Wesley isn't the only one who dreams.
She doesn't share his prophetic visions, of course, and Dian Belmont thanks God for that. She wouldn't wish his nightmares on any other living soul, much less herself. She's seen how he tosses and turns in his sleep, how he wakes trembling, how he gets up and puts on his trenchcoat and gas mask in an effort to exorcise the horrors from his dreams. Too often he finds even worse horrors in the waking world, and he does his best to exorcise those as well.
Dian can't help him with either mission, except in the small way that she makes herself a touchstone back to the world of *real* and *solid* when Wes sits bolt upright in their bed, wild-eyed and frantic. When she first came to understand what his dreams were, she'd thought--shameful to admit now--that Wesley wasn't strong enough to shoulder the burden. It didn't take long to realize that Wes' quiet, self-effacing manner hid not only a steel resolve, but an almost ingenuous resilience. That latter, she knows now, serves him in better stead than any amount of bravado or reckless courage. What he faces nightly would unman the bold and destroy the brave. It's only his compassion that lets him look the worst of humanity in the face and still *believe.*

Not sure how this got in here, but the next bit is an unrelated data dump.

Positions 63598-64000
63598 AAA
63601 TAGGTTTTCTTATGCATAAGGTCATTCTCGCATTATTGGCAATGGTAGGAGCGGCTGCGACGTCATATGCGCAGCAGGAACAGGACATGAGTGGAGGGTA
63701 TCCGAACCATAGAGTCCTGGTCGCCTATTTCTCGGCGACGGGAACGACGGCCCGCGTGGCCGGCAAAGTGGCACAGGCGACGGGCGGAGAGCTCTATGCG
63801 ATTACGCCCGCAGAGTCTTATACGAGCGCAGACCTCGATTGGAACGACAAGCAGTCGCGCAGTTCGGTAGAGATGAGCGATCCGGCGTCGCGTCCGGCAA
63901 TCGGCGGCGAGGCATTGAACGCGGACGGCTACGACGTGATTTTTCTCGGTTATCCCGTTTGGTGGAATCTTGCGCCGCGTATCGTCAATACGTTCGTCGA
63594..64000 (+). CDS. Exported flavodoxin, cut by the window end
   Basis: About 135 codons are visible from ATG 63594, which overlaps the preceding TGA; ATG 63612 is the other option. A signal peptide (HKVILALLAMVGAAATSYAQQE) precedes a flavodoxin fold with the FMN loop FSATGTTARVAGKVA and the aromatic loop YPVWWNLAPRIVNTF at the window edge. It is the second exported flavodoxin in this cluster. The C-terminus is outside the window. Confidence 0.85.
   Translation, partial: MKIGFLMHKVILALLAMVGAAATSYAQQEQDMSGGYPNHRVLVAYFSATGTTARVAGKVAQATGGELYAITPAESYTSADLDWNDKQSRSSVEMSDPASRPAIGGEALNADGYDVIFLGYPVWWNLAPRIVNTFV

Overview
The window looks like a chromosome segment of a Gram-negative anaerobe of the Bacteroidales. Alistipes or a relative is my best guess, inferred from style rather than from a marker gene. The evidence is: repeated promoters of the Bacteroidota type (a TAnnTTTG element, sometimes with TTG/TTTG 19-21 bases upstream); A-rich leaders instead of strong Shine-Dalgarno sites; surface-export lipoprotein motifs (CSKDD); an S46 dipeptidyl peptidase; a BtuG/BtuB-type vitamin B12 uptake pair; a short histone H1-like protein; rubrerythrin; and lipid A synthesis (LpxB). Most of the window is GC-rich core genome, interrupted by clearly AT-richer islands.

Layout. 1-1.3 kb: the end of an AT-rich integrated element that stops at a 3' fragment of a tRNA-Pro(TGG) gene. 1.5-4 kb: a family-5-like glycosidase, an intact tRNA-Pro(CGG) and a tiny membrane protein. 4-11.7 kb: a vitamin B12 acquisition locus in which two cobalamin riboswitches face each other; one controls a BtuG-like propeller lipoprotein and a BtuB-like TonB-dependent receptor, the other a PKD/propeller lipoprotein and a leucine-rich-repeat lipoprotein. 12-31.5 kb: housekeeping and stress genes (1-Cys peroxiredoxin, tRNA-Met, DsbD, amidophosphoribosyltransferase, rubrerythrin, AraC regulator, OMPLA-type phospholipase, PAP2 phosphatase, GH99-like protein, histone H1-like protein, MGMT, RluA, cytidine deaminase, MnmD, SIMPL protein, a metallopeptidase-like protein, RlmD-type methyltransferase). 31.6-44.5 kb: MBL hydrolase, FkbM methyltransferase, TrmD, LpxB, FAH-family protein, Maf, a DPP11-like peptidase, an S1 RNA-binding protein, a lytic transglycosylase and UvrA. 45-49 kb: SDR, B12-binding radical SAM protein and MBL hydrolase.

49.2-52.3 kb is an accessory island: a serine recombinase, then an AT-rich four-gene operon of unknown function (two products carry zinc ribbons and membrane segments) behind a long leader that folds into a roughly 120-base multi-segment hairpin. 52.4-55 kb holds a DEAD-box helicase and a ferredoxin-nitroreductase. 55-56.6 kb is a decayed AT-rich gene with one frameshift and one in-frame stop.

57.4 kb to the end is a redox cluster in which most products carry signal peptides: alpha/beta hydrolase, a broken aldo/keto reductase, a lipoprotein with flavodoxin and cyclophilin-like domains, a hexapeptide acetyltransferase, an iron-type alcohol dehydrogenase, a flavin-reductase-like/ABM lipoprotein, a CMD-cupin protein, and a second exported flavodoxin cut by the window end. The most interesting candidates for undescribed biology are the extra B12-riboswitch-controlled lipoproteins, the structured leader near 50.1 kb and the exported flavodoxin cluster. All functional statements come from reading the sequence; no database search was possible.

When Dian dreams, it's most often in simpler themes: ordinary everyday worries played out in obscure imagery, lost like mist upon waking. But once in awhile she catches a glimpse of something immeasurable, something...endless. Wes sees the pieces. Sometimes, waking from a dead sleep into complete awareness, she thinks she can see the *pattern.*
It's the kind of invention her flighty and self-absorbed and hedonistic younger self might have fashioned in an attempt to appear more serious, more thoughtful, *significant.* But Dian, older now, knows the difference between fantasy and reality. She's seen too much to pretend otherwise.
This, though...it's too *much.* She's always kept a diary, but that's not deep enough to contain this. *She's* not deep enough to contain this. She's never doubted that there was a purpose and a guiding principal behind Wesley's dreams, whether it was God or fate or justice itself putting what was bent wrong to right. But that's his curse or gift, not hers. She's a bystander, for the most part; she's the one who bears witness.
Still. Those occasional flashes, those whispers in darkness, make Dian feel as if there's something she's not *doing.* If there truly is a pattern, there must be a way to find a shape and a name to it.
In the morning light, while Wesley still dreams, she begins to write it down.